Bike Bubba: I'm a third generation SPAM eater, and I converted my husband to it. I find SPAM or pink slime no more objectionable than other favorites in both of our families such as chitterlings (which are actually more dangerous than pink slime if badly prepared,) gizzards, blood sausage, pigs feet and ears, fish heads, bone broth, tongue and other delicious things most Americans freak out about that people have been eating since time immemorial.

I don't think it's the fat that is the problem. Every body reacts differently but how you prep the food, serving size can make a big difference. For example, if you eat more than one slice of SPAM per sitting or a bucket of fried gizzards by yourself, you are asking for an angry body.

I am more concerned about antibiotic use, poor livestock and irresponsible processing practices (which often happens even in the most expensive cuts of meat) than unappealing food in it of itself.

Brian said...

It's anecdotal, but some people seem to have a hard time with nitrites when consumed in large quantities (processed meat, some cheese, some less expensive red wines). For some it causes headaches, others, allergic-type reactions (esp. trouble breathing and inflamed skin), and in others stomach upset.

It could be an allergy, or a weird interaction with the particular bacteria you happen to have living in your gut. There's a lot we don't know about that stuff.

Vanesa Littlecrow W. said...

People do have a hard time with nitrites and they do increase the risk of heart disease. That's why moderation or in the case of people with sensitivities, abstention, is important, particularly when it comes to foods.

Foxfier said...

Psychological effects are huge, too-- my brother induced actual illness in half his shop (of SEALs!!!) when he shared home made jerky, and only after folks were on their third piece mentioned that "venison" is Bambi. A family friend has "horrible joint problems" that can be fixed in ten minutes by taking a handful of fish oil pills. (I'm not going to argue with him-- the pain is real, it doesn't matter to me if it's a physical effect or a psychological one so long as the pain eases.)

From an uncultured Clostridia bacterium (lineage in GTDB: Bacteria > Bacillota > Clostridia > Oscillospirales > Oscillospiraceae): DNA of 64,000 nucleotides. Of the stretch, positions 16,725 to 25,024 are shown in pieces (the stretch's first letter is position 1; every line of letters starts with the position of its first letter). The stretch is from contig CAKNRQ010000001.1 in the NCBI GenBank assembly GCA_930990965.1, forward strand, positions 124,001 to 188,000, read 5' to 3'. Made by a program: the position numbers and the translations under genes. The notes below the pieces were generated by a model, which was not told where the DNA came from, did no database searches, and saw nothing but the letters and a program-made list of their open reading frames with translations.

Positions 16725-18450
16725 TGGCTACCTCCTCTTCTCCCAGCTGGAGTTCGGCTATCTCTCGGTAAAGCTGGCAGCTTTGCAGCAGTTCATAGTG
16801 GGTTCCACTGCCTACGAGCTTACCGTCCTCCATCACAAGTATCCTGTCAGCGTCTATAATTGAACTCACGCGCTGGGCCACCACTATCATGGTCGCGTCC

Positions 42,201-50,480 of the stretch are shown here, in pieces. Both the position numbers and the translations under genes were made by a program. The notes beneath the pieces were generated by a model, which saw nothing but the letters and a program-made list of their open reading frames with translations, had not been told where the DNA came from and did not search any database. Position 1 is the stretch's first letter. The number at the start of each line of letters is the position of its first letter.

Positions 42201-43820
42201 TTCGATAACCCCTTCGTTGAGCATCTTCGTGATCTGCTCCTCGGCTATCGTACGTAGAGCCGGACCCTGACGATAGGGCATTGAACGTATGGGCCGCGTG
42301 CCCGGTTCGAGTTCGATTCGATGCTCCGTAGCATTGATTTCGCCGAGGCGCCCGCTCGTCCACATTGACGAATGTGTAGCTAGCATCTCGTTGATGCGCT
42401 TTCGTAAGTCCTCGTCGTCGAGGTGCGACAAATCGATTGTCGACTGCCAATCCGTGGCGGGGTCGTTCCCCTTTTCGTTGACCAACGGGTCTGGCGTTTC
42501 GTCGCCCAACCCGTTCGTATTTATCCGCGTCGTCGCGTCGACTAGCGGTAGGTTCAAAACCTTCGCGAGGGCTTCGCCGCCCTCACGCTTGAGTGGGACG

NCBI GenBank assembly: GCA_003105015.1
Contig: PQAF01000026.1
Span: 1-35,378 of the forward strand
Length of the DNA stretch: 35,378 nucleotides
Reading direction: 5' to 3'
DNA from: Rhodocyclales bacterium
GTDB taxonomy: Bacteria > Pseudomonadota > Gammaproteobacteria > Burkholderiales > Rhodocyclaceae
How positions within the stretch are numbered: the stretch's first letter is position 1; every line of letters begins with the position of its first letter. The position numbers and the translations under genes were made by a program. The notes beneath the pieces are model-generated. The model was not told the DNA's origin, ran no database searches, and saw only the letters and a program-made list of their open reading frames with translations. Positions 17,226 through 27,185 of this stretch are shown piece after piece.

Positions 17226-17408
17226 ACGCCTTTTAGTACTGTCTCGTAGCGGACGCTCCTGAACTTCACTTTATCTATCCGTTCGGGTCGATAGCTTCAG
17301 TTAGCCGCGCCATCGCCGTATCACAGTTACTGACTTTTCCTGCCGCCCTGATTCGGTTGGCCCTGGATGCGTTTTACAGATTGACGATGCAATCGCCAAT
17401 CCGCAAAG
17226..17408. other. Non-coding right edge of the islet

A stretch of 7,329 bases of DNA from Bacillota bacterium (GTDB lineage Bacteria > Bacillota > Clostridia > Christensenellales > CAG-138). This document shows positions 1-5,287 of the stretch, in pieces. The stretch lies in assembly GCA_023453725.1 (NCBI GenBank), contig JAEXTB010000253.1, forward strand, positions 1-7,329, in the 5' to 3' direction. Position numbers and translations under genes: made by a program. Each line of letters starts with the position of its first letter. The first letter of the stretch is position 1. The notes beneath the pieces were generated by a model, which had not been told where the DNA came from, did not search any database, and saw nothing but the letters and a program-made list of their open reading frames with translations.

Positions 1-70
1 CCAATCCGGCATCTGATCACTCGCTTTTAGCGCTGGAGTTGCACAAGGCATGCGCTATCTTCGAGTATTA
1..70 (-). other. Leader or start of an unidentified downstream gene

What your body is accustomed to is also huge-- I can remember my grandmother scraping blue-green fuzz off of her cottage cheese with no problem, even though she was very unhealthy in a long list of ways. More recently, we had a big family get-together at a Mexican place, and everyone in my generation got food poisoning; the ones that had grown up with a side of beef hanging in the well house that you scraped fuzz off of before slicing off that night's cut of meat had no problem. (some fifty years after the last side of beef had been hung there, too-- so the effects don't wear off very much)

I'm not diagnosed with any kind of milk allergy, but just the thought of drinking milk makes me feel ill. I don't have trouble with hard cheeses, so who knows where that comes down. If your body tells you that something is double-plus ungood, it's generally wise to listen.

Gino said...

Spam rocks, especially with eggs.

Vanesa Littlecrow W. said...

Yes it does, Gino!

Foxfier said...

Soaked in teriyaki, browned (fried or baked, doesn't matter-- we use a Foreman grill) and served up as sushi.

Vanesa Littlecrow W. said...

It's great in fried rice. I also like stuffing croissants with spinach, cheese, SPAM, spinach and asparagus.

Mr. D said...

Spam cooked on a cast iron skillet on a camp stove is also really good.

Foxfier said...

Spam cooked on a cast iron skillet on a camp stove is also really good.

I'm pretty sure a slice of young pine tree cooked in cast iron on a camp stove would be good.... There's just something about camping, it makes even the blackened bacon I tend to get when cooking on open flame taste good.

Bike Bubba said...

Grazie, y'all. I still won't be joining y'all for SPAM, but it's good to know someone has actually tested the effects of ammonia on food.